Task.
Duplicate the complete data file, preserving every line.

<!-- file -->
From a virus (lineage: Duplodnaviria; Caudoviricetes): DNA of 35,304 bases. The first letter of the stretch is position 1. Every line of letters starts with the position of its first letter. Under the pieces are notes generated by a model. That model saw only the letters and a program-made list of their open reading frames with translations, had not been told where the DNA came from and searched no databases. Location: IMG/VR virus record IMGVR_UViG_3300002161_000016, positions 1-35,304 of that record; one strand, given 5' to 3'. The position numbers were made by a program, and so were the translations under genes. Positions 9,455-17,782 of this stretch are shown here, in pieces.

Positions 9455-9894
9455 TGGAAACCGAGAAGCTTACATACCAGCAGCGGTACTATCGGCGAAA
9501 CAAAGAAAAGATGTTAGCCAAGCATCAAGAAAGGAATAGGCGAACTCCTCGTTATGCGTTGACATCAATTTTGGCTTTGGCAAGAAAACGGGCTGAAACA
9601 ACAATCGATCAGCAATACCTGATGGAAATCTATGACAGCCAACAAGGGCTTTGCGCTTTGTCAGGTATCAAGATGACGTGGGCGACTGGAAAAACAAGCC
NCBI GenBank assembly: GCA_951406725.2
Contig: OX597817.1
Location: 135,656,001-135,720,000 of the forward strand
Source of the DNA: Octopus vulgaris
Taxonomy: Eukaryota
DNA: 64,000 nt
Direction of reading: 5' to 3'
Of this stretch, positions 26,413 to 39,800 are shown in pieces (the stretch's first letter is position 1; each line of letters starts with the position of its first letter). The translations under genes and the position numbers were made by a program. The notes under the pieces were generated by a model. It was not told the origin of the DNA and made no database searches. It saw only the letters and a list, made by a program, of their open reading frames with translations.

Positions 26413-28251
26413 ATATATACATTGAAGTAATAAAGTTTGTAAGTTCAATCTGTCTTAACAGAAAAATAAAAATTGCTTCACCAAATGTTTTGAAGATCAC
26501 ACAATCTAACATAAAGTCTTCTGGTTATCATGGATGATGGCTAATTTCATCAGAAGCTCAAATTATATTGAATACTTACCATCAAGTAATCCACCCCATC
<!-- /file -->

From a virus (lineage: Duplodnaviria; Caudoviricetes): DNA of 35,304 bases. The first letter of the stretch is position 1. Every line of letters starts with the position of its first letter. Under the pieces are notes generated by a model. That model saw only the letters and a program-made list of their open reading frames with translations, had not been told where the DNA came from and searched no databases. Location: IMG/VR virus record IMGVR_UViG_3300002161_000016, positions 1-35,304 of that record; one strand, given 5' to 3'. The position numbers were made by a program, and so were the translations under genes. Positions 9,455-17,782 of this stretch are shown here, in pieces.

Positions 9455-9894
9455 TGGAAACCGAGAAGCTTACATACCAGCAGCGGTACTATCGGCGAAA
9501 CAAAGAAAAGATGTTAGCCAAGCATCAAGAAAGGAATAGGCGAACTCCTCGTTATGCGTTGACATCAATTTTGGCTTTGGCAAGAAAACGGGCTGAAACA
9601 ACAATCGATCAGCAATACCTGATGGAAATCTATGACAGCCAACAAGGGCTTTGCGCTTTGTCAGGTATCAAGATGACGTGGGCGACTGGAAAAACAAGCC
NCBI GenBank assembly: GCA_951406725.2
Contig: OX597817.1
Location: 135,656,001-135,720,000 of the forward strand
Source of the DNA: Octopus vulgaris
Taxonomy: Eukaryota
DNA: 64,000 nt
Direction of reading: 5' to 3'
Of this stretch, positions 26,413 to 39,800 are shown in pieces (the stretch's first letter is position 1; each line of letters starts with the position of its first letter). The translations under genes and the position numbers were made by a program. The notes under the pieces were generated by a model. It was not told the origin of the DNA and made no database searches. It saw only the letters and a list, made by a program, of their open reading frames with translations.

Positions 26413-28251
26413 ATATATACATTGAAGTAATAAAGTTTGTAAGTTCAATCTGTCTTAACAGAAAAATAAAAATTGCTTCACCAAATGTTTTGAAGATCAC
26501 ACAATCTAACATAAAGTCTTCTGGTTATCATGGATGATGGCTAATTTCATCAGAAGCTCAAATTATATTGAATACTTACCATCAAGTAATCCACCCCATC